Kahlon on Comeback Trail

Former Minister of Communications Moshe Kahlon speaking during a press conference on Monday. (Flash90)
Former Minister of Communications Moshe Kahlon speaking during a press conference on Monday. (Flash90)

The rumors about Likud star Moshe Kahlon’s political comeback began almost the moment he announced his decision to leave politics before the last election in January 2013.

On Monday, Kahlon confirmed the rumors were true. In the course of a press conference about the problems in the Israeli economy, the former Communications Minister let it slip that he intended to do something about them — in the form of a new political party.

“The cost of living is not an issue of fate, nor a decree from Heaven,” Kahlon stated in a meeting with representatives of the Institute of Independent Workers and Small Businesses. “This needs to be dealt with and if the Israeli government decides to, it will handle it.”

To that end, he said, “my colleagues and I intend to establish a new political framework with which we will take care of the issues we discussed [here]. It will happen before the next election.”

Kahlon had earned accolades for his successful efforts as Communications Minister to bring down the cost of mobile phones.

Two days before the election, he was designated by Prime Minister Netanyahu to head the powerful Israel Land Administration (ILA), but the appointment did not materialize. The Cabinet was formed without him, and his departure followed.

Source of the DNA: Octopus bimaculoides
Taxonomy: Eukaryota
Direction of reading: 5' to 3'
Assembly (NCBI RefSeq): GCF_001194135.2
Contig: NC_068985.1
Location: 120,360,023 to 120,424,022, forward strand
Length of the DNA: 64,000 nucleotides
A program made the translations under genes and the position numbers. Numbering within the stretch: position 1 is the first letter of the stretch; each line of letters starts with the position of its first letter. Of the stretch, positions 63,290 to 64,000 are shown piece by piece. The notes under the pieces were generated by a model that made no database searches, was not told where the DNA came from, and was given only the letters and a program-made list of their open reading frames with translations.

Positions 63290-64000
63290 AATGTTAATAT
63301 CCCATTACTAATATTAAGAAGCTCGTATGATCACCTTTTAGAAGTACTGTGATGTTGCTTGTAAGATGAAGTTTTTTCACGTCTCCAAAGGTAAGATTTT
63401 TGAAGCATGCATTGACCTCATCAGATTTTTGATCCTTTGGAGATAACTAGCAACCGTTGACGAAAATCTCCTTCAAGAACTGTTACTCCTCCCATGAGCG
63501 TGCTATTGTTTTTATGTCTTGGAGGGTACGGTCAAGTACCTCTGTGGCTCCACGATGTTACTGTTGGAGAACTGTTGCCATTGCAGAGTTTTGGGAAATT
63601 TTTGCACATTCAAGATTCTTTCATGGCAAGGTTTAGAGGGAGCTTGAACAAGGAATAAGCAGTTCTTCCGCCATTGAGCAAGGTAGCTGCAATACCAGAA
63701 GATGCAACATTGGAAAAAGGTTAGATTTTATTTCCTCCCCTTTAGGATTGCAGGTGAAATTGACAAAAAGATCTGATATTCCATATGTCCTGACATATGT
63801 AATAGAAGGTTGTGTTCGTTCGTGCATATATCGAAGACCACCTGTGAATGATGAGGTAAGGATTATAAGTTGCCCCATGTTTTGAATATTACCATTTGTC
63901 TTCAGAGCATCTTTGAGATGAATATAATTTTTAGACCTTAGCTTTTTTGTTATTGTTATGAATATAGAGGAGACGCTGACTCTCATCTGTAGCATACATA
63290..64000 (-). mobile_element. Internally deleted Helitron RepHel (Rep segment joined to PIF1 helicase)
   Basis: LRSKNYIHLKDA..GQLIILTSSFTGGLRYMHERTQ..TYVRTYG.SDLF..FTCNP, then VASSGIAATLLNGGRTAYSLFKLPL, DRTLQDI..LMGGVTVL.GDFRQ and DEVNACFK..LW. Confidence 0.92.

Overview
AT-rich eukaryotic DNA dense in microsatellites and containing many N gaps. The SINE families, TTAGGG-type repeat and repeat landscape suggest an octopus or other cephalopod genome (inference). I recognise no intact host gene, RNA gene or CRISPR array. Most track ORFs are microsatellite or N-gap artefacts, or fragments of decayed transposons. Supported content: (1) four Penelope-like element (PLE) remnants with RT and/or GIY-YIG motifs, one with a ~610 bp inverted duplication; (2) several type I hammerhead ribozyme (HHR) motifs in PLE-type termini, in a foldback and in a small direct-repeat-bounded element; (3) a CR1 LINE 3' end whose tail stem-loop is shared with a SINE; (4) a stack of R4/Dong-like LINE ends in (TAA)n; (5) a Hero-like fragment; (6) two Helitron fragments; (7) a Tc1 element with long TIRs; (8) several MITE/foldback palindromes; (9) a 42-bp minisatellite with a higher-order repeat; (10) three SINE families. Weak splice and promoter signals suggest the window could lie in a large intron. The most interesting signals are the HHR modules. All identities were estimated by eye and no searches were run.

Though his return to politics was widely assumed, the form it would take was a matter of speculation. The announcement of a new party in the works does not come as a surprise either.

“I have great difficulties returning to the Likud of today,” Kahlon said in a recent interview.

“The question is: What is Likud?” added Kahlon. “My Likud was really Menachem Begin’s Likud, represented through a number of social principles: reducing the class gap, revitalizing [run-down] neighborhoods, educational and social rehabilitation.

“This was a pragmatic Likud, that knew how to make peace when it had to,” he continued. “Likud was social sensitivity, Likud was compassion, Likud was caring for the weak. But this Likud no longer exists.”

A Knesset Channel poll later showed that a party headed by Kahlon could win as many as 10 seats in the next election. If he should team up with another former Likud senior official — namely Gideon Saar — the challenge to their old party could be formidable.

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